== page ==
On December 1, the Centers for Disease Control and Prevention (CDC) issued a health advisory on the Omicron variant. Omicron, a new SARS-CoV-2 variant, has been identified in many countries, including the United States, and is categorized as a Variant of Concern by the U.S. government and the World Health Organization (WHO). Because little is known about Omicron currently, it is important for the public health and medical communities as well as the general public to remain vigilant to reduce potential exposure. This Health Alert Network (HAN) Health Advisory summarizes current knowledge about Omicron and provides recommendations on how to detect the Omicron variant within the United States as soon as possible to mitigate its spread.
Early reports are that the clinical signs and symptoms of COVID-19 from infection with the Omicron variant are similar to those of other variants and may also be absent (asymptomatic). As CDC and public health officials work to identify cases of COVID-19 with the Omicron variant, it is important to take a travel history for all suspected or confirmed COVID-19 cases. If the case is confirmed and there is a history of international travel within 14 days before symptom onset or positive test (if asymptomatic), the local health department should be notified about the travel history. Health departments should also be notified about household contacts or close contacts of individuals who are confirmed to have the Omicron variant.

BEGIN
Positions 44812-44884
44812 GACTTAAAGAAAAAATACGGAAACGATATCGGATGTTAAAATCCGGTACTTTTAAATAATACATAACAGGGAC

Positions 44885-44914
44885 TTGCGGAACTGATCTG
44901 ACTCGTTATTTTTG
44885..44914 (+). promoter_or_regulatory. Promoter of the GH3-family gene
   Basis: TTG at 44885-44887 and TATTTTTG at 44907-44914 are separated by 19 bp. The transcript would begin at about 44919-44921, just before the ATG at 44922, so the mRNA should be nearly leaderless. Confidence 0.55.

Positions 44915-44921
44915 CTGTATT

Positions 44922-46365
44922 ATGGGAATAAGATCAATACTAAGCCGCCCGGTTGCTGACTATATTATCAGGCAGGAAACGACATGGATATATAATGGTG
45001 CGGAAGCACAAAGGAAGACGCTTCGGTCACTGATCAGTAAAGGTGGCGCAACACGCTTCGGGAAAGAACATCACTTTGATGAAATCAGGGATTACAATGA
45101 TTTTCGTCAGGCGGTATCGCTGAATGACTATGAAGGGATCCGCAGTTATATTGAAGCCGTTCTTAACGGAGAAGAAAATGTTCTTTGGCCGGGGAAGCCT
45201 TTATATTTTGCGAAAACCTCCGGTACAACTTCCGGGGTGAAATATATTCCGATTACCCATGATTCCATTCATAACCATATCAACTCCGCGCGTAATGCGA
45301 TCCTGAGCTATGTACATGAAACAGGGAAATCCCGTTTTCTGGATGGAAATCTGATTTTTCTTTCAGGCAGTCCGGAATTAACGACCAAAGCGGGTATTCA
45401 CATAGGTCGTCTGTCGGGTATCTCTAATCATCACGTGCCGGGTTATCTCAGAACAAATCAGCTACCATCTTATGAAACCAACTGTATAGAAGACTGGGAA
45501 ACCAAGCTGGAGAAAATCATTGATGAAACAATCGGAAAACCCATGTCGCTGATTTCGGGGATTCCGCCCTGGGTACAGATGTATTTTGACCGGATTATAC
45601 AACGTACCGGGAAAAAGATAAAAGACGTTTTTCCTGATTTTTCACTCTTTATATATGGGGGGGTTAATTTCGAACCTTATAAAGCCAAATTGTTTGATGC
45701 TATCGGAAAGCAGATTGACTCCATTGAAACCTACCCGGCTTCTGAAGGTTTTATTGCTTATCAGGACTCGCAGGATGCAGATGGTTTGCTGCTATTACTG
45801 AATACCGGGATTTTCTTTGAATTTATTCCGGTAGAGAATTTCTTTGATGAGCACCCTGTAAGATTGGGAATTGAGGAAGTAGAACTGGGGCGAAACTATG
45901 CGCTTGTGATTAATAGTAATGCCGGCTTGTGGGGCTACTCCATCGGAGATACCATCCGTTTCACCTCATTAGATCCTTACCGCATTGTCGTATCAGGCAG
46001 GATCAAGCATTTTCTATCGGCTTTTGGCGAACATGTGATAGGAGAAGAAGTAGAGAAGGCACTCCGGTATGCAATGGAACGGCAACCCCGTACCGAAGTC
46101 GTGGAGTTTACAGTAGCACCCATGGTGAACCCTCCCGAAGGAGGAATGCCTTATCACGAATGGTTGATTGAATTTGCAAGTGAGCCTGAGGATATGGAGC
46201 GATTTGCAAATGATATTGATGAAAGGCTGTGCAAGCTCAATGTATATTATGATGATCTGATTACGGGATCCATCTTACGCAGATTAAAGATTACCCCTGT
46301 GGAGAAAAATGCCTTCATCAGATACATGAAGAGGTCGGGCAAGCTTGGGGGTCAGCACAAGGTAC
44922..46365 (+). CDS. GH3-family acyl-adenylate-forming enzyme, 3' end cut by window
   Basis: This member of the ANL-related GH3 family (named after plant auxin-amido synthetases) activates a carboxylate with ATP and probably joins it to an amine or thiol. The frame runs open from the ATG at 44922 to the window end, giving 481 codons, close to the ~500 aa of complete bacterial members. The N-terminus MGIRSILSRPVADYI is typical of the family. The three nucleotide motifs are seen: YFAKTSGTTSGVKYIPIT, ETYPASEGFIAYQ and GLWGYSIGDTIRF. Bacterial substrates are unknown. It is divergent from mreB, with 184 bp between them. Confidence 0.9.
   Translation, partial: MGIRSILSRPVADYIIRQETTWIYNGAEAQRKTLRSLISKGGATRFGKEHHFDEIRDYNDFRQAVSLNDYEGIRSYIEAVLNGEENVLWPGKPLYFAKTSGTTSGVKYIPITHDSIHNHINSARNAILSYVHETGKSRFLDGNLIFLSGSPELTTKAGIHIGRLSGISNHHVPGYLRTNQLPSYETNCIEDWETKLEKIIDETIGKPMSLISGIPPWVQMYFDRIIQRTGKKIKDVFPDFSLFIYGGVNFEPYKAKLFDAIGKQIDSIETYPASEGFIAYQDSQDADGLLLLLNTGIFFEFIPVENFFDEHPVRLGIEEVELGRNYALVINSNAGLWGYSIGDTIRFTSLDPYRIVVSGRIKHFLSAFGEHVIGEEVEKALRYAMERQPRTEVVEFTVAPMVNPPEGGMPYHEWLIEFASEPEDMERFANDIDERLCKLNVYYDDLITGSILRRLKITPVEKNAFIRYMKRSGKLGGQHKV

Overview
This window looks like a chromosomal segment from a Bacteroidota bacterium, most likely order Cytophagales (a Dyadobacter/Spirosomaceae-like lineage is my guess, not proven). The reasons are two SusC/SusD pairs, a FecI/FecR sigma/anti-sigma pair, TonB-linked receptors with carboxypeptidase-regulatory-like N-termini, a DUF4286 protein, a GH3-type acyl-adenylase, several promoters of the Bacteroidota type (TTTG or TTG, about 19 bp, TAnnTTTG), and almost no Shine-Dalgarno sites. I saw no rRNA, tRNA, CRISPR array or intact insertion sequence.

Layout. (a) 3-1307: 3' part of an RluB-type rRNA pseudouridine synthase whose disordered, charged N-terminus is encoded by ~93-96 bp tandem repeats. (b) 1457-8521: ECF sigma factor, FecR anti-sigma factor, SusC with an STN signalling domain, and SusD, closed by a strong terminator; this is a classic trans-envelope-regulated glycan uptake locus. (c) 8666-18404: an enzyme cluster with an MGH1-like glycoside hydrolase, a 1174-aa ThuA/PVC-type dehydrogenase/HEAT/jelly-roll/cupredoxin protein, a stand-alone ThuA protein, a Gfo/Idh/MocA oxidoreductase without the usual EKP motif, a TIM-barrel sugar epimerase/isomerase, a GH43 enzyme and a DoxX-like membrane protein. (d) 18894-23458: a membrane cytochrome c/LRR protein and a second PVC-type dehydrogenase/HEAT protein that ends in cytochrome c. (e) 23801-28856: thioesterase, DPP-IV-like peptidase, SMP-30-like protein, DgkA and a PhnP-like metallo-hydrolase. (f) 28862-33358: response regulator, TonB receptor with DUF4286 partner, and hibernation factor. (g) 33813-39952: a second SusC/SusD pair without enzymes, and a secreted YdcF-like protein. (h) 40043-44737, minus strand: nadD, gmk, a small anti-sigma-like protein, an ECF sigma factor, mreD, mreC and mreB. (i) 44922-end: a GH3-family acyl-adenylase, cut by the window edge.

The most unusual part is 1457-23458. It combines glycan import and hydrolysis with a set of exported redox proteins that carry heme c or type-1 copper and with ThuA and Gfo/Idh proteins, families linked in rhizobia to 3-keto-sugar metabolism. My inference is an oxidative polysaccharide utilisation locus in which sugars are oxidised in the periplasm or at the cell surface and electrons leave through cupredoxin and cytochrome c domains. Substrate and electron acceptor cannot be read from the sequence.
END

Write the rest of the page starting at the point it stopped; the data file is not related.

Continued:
The utility of travel history to identify Omicron cases will likely decline as domestic community transmission becomes more prevalent. With low levels of domestic community transmission, travel history may be a good screening tool to identify cases of possible Omicron.
There are no data yet available about the effectiveness of monoclonal antibodies and antiviral therapies (e.g., molnupiravir) against the Omicron variant. Whether severity of disease due to Omicron will differ from that of disease caused by other variants is currently unknown. At this time, the CDC recommends professionals continue to closely follow National Institutes of Health treatment guidelines for COVID-19.